Dating Advice

How do I tell my kids that I want a relationship with someone new?

You may have got to a time in your life when the years have passed by and you have experienced life in all its stages - falling in love, building a relationship and a home, bringing up a family, possibly with Grandchildren now.

The advice on how to tell your family varies with different situations and ages of the children. It helps with a new relationship if you can get your family to support you.

Leaving your wife or husband. If you have left your husband/wife and circumstances were not amiable, then dealing with your kids emotions will be a struggle. It's best if you can demonstrate unity with the departing partner, in the sense that if your kids see that you are both trying to work together to reach an agreed resolution, then the kids will probably support it. Once one of you tries to take sides or "slags off" the other, then it will be harder to deal with. Agree to work together and show unity, to protect the kids.

Kids are very adaptable, especially young children. Regarding Teens and older kids, once they have experienced emotional feelings they may rebel and cause upset to stop one of you straying away from the family unit. When kids are grown up, over 25 or so, they will be more receptive to supporting a split, especially if they can sense that one, or both of you, will be happier. In all cases you must INCLUDE the kids - get their blessing, or as close to it as you can. Many kids will have picked up hints of aggravation, or disharmony and the declining relationship of their parents, so a split does not always come as the surprise you'd have expected.

After Divorce. If you divorced while there was no other third party person involved in the marriage breakdown, and now you have met someone you'll find that most kids will accept the new person. Problems could arise if you show disrespect for your kids other parent, so always remember - it's their Mother (or Father) and always will be. This new Woman (Man) will never replace their own parent.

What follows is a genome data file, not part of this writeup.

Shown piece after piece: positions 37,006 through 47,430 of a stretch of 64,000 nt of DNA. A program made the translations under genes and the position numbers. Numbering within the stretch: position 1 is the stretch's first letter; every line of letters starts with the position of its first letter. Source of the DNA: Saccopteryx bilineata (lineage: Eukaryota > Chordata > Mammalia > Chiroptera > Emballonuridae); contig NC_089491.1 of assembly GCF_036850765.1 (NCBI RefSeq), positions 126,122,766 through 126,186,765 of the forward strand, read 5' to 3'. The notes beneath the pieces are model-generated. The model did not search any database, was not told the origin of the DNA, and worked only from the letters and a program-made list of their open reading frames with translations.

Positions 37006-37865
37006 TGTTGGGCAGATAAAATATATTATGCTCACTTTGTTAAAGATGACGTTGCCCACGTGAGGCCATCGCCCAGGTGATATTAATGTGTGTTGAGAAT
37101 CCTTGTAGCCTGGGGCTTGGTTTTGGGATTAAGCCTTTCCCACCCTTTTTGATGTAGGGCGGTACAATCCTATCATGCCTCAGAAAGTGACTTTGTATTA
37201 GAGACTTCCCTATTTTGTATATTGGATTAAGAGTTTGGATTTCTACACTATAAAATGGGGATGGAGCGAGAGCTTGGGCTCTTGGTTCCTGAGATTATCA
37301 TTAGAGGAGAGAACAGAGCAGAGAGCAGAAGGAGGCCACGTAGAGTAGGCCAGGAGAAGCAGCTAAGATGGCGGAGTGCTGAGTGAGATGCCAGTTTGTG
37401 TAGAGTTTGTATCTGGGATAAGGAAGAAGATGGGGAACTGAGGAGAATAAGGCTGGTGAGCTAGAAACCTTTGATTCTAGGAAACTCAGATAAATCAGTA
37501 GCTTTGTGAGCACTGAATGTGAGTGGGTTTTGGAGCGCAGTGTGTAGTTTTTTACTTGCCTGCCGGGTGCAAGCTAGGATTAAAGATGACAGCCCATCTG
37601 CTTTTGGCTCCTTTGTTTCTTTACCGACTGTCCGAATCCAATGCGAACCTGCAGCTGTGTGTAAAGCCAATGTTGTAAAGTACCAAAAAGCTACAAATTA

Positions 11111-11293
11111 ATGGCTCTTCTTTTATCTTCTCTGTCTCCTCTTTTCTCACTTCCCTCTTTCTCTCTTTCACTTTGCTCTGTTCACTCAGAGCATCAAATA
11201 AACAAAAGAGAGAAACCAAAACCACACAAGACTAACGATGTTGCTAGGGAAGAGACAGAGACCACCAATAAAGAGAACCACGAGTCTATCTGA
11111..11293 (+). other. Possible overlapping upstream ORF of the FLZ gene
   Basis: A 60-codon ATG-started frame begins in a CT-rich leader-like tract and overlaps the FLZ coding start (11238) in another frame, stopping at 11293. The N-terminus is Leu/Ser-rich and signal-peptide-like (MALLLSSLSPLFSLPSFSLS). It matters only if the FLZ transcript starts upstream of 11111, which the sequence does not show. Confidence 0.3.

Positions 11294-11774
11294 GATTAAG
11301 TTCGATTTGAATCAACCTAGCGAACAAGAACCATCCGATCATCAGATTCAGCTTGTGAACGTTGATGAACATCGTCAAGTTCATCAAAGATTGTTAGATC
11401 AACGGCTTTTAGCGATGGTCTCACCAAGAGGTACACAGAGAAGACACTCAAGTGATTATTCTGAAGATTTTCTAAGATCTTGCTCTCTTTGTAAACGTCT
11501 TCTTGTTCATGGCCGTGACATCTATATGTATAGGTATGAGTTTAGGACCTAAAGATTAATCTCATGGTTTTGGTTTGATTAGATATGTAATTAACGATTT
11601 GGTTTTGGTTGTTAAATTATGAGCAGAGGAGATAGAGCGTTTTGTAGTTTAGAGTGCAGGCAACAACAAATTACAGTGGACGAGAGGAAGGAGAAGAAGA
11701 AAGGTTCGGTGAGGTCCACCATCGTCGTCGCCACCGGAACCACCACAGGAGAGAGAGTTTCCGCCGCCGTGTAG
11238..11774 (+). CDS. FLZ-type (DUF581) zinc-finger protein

After the Death of a Partner. It's best if you don't rush into a new relationship too soon, especially if some family members are still grieving. Even if you do decide to link up with someone else if your new relationship was "bubbling under" then do it in private and spare any anguish for the deceased partners offspring. Time is a healer, and 6 to 12 months is a good time to wait in most circumstances. Even then don't "play the field" and only reveal new partners who are potentially poised to be an important and long-standing partner.

Telling a younger child that you have met someone new. Don't introduce your children to everyone you date - do it only when someone really special and precious comes along. Be honest and open with your child. Don’t be afraid to tell them in a clear story how you met your new friend. Paint a nice romantic picture - you are teaching your child that romance is important and something to be treasured. Check your child’s feelings by asking how they feel about the fact you’ve met someone new. They will very likely be happy for you. Children basically want parents to be happy. They know that hugging and kissing is a nice thing. Reassure your kids that they will always be the most important people in your life. No matter who comes along.

Whatever the situation you should always consider what is best for others. Getting a new relationship can be a selfish thing (it's what you want, and you probably deserve it) but don't just think about yourself. Remember - for the sake of the kids.

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Important Note : Advice on OldFlirt is generalised and given in good faith. Advice may not be suitable for everyone or all situations. OldFlirt cannot be responsible for actions taken based on this advice. To help you make the right decision, please seek professional relationship advice.